Environment and Climate Change Minister Catherine McKenna says the federal government will sidestep Ontario Premier Doug Ford and directly prop up businesses and industries that are taking environmental action in the province.

“Naturally we would have hoped to work directly with the provincial government on fighting pollution and tackling climate change, but Premier Ford and his government took a different path,” McKenna said on Thursday morning.

A fund that would normally directly benefit the provincial government is instead being opened to businesses and industries in Ontario to support their environmental efforts.

The Low Carbon Economy Fund provides $1.4 billion to provinces and territories that have adopted the federal climate change framework. With Ontario pushing back against the federal plan, McKenna has decided to go over Ford’s head.

“This is an opportunity to work directly with Ontarians, ensure all the money committed goes directly to support Ontario organizations and businesses,” McKenna said.

When pressed on how this move could be perceived – especially given the provincial pushback against the federally imposed carbon tax, McKenna said her priorities lie elsewhere.

“What we’re concerned about is the impacts of climate change that we’re seeing across the country,” she said.

A coalition has been forming among Conservative leadership, which includes Conservative Leader Andrew Scheer, Saskatchewan Premier Scott Moe and Alberta Opposition Leader Jason Kenney, to fight the federal carbon tax.

Ontario, Saskatchewan governments hit back

In a statement provided to CTV News on Thursday afternoon, Ontario Environment Minister Rod Phillips called out McKenna for going behind the province’s back.

“This morning, the federal minister of the environment announced her intention to circumvent our province and the people of Ontario,” Phillips said.

“While she says that she would have been happy to have worked together with us, her actions suggest differently.”

He said that the cancellation of cap-and-trade was the province delivering on a promise. He went on to accuse Prime Minister Justin Trudeau of refusing to communicate with Ontario about the province’s environmental plan.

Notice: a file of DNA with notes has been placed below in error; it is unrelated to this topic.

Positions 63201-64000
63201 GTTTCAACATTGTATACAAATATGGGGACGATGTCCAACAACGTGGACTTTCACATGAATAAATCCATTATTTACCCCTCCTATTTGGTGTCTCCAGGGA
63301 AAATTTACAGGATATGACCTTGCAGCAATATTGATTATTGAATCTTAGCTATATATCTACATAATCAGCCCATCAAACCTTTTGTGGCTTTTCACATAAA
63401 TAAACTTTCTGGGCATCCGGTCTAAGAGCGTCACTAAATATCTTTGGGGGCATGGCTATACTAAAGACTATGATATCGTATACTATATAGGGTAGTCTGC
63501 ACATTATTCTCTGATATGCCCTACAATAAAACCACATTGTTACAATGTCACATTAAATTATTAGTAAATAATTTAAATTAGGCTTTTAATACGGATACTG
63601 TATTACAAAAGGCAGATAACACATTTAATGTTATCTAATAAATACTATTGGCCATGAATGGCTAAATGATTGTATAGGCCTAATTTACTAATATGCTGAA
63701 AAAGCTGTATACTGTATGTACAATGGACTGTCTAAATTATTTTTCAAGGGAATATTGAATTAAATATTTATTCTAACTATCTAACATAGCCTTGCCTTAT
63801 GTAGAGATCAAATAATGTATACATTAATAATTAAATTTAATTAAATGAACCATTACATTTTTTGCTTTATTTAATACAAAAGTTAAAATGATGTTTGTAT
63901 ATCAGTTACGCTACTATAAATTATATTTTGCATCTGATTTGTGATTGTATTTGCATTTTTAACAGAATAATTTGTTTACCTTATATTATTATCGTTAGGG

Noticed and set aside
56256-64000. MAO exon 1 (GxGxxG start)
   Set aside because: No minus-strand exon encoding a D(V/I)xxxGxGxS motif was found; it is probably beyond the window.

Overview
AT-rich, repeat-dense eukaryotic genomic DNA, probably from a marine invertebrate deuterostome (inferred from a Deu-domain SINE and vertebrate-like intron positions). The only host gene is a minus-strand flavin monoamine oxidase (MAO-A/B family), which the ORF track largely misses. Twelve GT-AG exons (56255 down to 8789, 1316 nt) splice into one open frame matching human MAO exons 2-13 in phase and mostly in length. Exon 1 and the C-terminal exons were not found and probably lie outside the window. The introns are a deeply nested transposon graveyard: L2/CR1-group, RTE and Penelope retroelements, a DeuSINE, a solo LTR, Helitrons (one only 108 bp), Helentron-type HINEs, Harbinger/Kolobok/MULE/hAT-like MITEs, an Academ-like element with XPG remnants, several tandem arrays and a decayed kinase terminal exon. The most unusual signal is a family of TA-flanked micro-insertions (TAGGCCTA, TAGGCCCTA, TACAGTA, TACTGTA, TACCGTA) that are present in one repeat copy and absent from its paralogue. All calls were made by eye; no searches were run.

“They are not interested in a plan, they are interested in a tax,” Phillips said, referring to the federal carbon tax.

“In reality, since August, they have refused to communicate with us about our plan or targets.” 

In a statement, the office of Saskatchewan Premier Scott Moe – who is a vocal opponent of the federal carbon tax – also weighed in on the feds’ latest move.

“This announcement from the federal government demonstrates the piecemeal approach they have taken that we believe is unconstitutional,” the statement said.

His office said the government is deploying similar tactics in Saskatchewan. The statement said the federal government is giving Saskatchewan’s funds, pledged under the Low Carbon Economy Fund, directly to Saskatchewan-based projects. The province will have no input, according to Moe’s office, and these projects will have to compete with other projects across Canada for the funds.

“Despite having a comprehensive climate change strategy…the federal government still refuses to provide these dollars equitably to the province of Saskatchewan,” the statement said.

The condemnation comes as yet another expression of mutual scorn towards the federal government from like-minded provinces.

This federal-provincial divide will face another hurdle in mid-February, when Saskatchewan's constitutional reference case regarding the federal carbon tax will be heard by the Saskatchewan Court of Appeal.